Though enjoyable, Wernick says that designing for a TV show can be hectic. “An episode films about every eight days,” she explains. “As soon as I get the script, I read through it to see what graphics are needed, and I start working as quickly as possible. I design something, and we print it up in just a few hours.”
Wernick—who last year designed and wrote LA Bound, a guidebook for moving to Los Angeles—also has designed for movies including The Five‐Year Engagement and The Goods: Live Hard, Sell Hard. For the latter, she designed a manual for a toy called the Hippity Hop. “I learned how to make books at Tyler,” she notes.
Her goal is to have people recognize her graphics from the shows and movies in which they appear. “I worked on a couple of episodes of Entourage, and a friend of mine designed the movie poster in that show for [main character] Vinnie Chase´s movie Aquaman,” she says, adding that she has since seen the poster in friends´ houses. “It´s cool to design things that stick with people.”
AN ICONIC MAKEOVER
Lance Rusoff, TYL ´96, is behind the redesign of one of the best‐known brands that sticks with people: MTV. In 2010, Rusoff—who is design director of off‐air creative—helped give the network a face‐lift. That included bolder fonts and cleaner, simpler graphic layouts. He also oversees design and branding for the network´s two biggest properties: the MTV Video Music Awards and the MTV Movie Awards.
“That has been one of the highlights of my career—updating such an iconic brand,” he says. “I´m proud of the MTV logo.” But he also admits it was a little intimidating. “We had to keep the essence of the brand and maintain what makes it unique,” he says.
As a part of his job, he does a little bit of everything. “I´m like a mad scientist when I work,” says Rusoff, who was nominated for a 2013 Daytime Emmy Award for his work as design director on the MTV series I´m Positive. “I'm all over the place. I like being connected to the work, picking the type settings, art‐directing the photo shoots—things like that.”
Rusoff says a background in graphic design lends itself to working in TV. “I love typography, I love photography, and I love art, and this job combines all those things,” he explains. “‘Graphic design´ doesn't only apply to print. Today, it´s all interactive—on your phone, your television, your computer. It´s everywhere you are.”
‘THE TYLER CONCEPT’
Since 2005, Evan Dennis, TYL ´02, has directed commercials, short films and music videos for clients including Mountain Dew, Guinness, Cartoon Network and Scion, and also for the university´s Temple Made campaign in 2012. (Also see: Temple, fall 2013, “Temple Made Originators,” p. 48.)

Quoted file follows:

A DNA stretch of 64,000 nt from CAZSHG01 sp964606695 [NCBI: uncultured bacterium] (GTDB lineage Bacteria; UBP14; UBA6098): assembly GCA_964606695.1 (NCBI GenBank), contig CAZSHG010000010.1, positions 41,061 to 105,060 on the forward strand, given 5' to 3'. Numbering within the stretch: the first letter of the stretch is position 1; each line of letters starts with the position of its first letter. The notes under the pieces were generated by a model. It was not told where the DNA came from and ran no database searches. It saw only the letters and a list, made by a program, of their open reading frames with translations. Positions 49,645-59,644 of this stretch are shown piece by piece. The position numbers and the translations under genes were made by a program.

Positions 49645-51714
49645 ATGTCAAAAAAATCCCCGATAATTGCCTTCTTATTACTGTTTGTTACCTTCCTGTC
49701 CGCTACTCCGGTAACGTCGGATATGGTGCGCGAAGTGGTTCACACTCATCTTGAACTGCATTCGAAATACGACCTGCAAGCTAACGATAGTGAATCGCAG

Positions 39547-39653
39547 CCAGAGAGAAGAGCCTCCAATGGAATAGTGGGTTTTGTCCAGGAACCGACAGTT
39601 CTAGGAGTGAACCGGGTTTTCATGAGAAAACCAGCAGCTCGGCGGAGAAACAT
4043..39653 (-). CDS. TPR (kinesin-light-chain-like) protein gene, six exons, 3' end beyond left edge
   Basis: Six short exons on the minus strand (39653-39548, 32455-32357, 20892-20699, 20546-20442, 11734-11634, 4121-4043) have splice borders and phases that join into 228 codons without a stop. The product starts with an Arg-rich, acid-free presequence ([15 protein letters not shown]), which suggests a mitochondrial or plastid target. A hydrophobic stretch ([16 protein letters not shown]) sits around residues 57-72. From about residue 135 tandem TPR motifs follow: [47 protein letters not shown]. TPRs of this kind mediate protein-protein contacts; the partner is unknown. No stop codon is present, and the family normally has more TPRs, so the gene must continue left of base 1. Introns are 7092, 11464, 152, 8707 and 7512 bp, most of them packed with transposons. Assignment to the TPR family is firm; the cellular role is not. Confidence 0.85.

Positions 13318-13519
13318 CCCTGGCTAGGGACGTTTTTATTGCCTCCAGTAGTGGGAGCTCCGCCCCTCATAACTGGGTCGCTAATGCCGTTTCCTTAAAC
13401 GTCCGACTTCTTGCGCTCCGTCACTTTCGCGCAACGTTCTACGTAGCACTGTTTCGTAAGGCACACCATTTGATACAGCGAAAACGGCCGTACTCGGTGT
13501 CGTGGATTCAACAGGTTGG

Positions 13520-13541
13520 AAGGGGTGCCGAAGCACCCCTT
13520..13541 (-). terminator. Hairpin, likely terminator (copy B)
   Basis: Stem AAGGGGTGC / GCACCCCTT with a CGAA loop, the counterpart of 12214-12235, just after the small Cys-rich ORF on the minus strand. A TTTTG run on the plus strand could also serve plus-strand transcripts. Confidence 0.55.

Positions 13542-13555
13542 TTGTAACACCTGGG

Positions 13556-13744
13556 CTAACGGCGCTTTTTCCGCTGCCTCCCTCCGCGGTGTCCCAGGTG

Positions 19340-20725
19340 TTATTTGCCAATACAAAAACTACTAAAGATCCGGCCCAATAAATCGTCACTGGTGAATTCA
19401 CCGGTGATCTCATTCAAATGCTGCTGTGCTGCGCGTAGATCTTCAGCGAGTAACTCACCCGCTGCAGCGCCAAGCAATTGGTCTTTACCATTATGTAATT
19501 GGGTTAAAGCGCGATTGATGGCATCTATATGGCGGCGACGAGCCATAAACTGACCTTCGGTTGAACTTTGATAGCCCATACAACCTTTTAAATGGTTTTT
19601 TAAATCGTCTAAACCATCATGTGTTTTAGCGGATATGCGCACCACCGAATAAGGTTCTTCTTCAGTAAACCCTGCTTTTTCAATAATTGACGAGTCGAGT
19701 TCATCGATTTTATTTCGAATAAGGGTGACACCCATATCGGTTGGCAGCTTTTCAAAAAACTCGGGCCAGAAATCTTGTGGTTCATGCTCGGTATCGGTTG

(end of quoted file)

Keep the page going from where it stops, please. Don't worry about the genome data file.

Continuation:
“In filmmaking, graphic design definitely comes into play,” Dennis says. “It´s very visual; you blend images with effects and music. I love how they all coalesce.”
One of Dennis´ favorite projects was N.Y. Adorned, a short film he directed for a New York‐based tattoo shop and piercing parlor. “It was only the second project I did that was live action,” he says. “But it was something I was passionate about. [Tattoo culture] is thriving in New York—there are a lot of artists and shops—and it had never been represented in this way. I was a young filmmaker who could offer an authentic take on the culture.”
Dennis—whose ultimate goal is to direct feature films—says that in all his work, he strives to create something that will evoke an emotional response from viewers. “It can't be anything forced or fake,” he says. That philosophy echoes what Phil Yarnall calls “the Tyler concept.” That is, Tyler faculty taught him that everything he makes needs a reason for being.
“If someone asks you why you did something, you should be able to tell them,” Yarnall says. For example, he once used octopus tentacles as the font for a poster he designed for the 2001 New York Underground Film Festival. “It´s underwater, it´s underground,” he explains. “The movies are weird and freaky; octopus tentacles are weird and freaky.
“I can answer those ‘why’ questions now,” he continues. “I couldn't when I was a freshman and a sophomore. That ability has always been really key to what I do.”